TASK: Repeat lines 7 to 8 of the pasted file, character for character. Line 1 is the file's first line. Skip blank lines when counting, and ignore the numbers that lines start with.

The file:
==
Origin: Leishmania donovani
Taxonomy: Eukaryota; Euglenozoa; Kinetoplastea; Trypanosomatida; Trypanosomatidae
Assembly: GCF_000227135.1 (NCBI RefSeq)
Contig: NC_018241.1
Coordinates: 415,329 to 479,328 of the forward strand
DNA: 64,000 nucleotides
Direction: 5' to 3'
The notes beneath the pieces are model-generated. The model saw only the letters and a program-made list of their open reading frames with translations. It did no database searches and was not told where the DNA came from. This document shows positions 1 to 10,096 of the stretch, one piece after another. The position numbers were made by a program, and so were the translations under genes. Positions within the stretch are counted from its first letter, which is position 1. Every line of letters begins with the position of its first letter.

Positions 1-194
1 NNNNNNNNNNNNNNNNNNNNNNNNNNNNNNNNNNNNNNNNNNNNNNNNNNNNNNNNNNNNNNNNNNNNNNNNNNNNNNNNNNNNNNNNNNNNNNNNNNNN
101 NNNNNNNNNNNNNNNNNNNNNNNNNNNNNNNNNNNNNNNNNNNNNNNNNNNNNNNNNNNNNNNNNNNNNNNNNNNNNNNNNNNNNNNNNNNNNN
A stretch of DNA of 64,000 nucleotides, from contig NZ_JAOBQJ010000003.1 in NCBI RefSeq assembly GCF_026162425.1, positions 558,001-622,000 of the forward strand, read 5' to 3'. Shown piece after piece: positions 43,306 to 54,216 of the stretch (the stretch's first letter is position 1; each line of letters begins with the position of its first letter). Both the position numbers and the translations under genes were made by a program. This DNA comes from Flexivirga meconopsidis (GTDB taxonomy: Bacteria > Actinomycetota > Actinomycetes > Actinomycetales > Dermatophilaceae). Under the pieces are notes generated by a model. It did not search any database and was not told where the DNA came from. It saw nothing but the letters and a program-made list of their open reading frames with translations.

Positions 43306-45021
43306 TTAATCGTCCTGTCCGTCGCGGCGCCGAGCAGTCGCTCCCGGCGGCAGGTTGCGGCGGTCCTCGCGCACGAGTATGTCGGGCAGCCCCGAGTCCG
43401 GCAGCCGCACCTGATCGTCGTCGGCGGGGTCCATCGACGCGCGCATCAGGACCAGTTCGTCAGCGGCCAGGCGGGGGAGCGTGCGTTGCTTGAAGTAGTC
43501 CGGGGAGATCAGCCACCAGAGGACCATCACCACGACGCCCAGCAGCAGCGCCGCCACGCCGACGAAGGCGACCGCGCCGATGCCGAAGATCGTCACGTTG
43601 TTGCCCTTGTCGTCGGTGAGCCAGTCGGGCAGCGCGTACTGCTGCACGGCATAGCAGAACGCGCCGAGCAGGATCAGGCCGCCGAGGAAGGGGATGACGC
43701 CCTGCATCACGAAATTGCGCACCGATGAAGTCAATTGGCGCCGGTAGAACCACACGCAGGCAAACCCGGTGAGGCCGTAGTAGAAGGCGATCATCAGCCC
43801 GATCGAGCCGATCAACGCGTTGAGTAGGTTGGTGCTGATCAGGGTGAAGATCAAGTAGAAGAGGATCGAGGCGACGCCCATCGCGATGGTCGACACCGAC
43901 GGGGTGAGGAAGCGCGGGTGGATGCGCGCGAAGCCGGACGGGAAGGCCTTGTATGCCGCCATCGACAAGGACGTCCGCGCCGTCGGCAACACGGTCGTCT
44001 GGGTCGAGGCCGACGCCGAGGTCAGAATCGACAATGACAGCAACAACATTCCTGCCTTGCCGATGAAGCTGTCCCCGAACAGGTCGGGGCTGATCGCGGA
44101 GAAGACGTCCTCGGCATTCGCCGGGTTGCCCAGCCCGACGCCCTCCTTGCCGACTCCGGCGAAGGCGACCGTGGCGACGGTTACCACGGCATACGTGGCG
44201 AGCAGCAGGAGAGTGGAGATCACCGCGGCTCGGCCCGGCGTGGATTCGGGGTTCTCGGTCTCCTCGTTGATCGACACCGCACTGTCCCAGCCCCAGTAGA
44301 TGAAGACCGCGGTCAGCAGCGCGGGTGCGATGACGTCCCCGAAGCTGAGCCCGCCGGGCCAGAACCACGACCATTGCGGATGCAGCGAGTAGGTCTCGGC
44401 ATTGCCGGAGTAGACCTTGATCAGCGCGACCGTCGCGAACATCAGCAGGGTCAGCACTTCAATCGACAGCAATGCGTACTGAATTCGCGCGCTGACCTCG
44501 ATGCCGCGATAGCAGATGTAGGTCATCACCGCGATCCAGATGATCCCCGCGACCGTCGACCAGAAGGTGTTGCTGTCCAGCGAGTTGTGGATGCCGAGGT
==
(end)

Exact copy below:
Direction: 5' to 3'
The notes beneath the pieces are model-generated. The model saw only the letters and a program-made list of their open reading frames with translations. It did no database searches and was not told where the DNA came from. This document shows positions 1 to 10,096 of the stretch, one piece after another. The position numbers were made by a program, and so were the translations under genes. Positions within the stretch are counted from its first letter, which is position 1. Every line of letters begins with the position of its first letter.